Almost two years after the start of the pandemic, the Battle of Raytown is one of many examples of a hardworking community unraveling the media divide. In this era of extreme political polarization, small business owners have found themselves embroiled in fierce battles. This is especially true for restaurants, which have been hammered by the loss of customers, rising food prices and understaffing. In some cases, this tension has escalated into symbolic positions that fuel the partisan contempt machine and leave relationships and businesses devastated in their wake.

Here is the story of three such fights in Kansas City.

Doughboys Donuts

The fight: Doughboys Donuts hung a sign that blamed the Covid bloom numbers on immigrants crossing the southern border (no published scientific evidence supports this claim).

The problem, Elisa says, is not with the Mexicans, which is why they changed the sign. “There are people from over 150 nations crossing this border,” she said. “I am completely in favor of closing the border, so I think it is important.”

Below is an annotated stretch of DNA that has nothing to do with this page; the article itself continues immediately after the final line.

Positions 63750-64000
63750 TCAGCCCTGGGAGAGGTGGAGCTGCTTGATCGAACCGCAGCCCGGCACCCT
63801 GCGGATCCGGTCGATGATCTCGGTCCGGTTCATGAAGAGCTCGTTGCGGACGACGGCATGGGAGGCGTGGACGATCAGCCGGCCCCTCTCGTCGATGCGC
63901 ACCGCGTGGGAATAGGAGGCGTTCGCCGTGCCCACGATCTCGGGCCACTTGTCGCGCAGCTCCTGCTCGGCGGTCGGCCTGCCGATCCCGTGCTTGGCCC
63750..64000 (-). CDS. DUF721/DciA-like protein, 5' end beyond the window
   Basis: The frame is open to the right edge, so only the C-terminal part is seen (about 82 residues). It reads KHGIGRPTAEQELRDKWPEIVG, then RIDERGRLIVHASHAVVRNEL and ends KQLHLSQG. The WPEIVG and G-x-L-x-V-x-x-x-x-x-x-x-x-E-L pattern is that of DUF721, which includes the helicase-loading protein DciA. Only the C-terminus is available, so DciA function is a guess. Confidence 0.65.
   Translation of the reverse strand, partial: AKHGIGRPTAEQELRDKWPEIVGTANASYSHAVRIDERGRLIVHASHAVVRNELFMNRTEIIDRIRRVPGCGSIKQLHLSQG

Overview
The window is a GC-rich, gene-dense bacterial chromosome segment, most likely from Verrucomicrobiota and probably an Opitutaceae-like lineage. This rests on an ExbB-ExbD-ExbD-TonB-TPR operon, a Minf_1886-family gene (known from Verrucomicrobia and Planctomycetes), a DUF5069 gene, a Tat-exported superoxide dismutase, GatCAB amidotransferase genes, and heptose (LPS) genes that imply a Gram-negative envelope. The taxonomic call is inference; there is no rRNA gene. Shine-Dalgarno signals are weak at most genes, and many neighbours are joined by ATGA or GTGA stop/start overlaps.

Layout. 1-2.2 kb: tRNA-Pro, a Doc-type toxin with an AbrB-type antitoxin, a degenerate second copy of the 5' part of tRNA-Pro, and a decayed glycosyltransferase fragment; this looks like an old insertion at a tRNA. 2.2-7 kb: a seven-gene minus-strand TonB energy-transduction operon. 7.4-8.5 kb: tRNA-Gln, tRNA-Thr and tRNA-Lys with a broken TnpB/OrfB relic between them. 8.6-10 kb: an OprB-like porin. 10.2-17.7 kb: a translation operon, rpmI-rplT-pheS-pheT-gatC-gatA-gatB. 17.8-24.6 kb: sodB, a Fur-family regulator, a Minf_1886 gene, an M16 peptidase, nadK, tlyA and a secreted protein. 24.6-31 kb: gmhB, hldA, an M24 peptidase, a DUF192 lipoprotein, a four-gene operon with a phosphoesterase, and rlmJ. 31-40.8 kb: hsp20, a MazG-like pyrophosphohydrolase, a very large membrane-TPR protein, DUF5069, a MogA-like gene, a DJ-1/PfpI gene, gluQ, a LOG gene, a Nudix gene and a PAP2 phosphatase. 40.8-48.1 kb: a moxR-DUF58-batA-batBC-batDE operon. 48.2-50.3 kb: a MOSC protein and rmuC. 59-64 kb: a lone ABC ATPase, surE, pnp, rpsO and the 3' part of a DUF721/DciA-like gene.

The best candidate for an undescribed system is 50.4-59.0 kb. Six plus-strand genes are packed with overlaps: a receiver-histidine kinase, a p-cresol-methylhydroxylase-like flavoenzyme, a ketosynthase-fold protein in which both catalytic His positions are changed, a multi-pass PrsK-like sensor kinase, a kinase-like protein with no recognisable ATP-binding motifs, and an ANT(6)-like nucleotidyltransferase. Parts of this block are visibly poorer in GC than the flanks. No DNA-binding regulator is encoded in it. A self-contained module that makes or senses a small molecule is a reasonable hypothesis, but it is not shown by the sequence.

The question is not only academic for the Breitenbachs. The father of their two grandchildren is an undocumented Mexican immigrant, whom the couple “paid thousands of dollars to help secure the law.” In August, Doughboys had its busiest week because of the sign, then announced it was shutting down due to equipment failure. Elisa says it was the Coke machine failure. Online, Meyer, from the nearby brewery, suggested otherwise in a detailed timeline of events.

Both Breitenbachs fell ill with Covid, which led to Marjain’s hospitalization.

“I have regret,” said Elisa. “The reason we had Covid is that we went to a family function. We were celebrating two weddings. One of the younger nephews was not feeling well but did not share it with any of us. Seven of us got sick. None of us called the others. People need to know to stay home if someone feels the least bit sick, and if you do get sick, tell someone you were with. And people need to understand that in the face of Covid there are all kinds of symptoms – we were just exhausted. “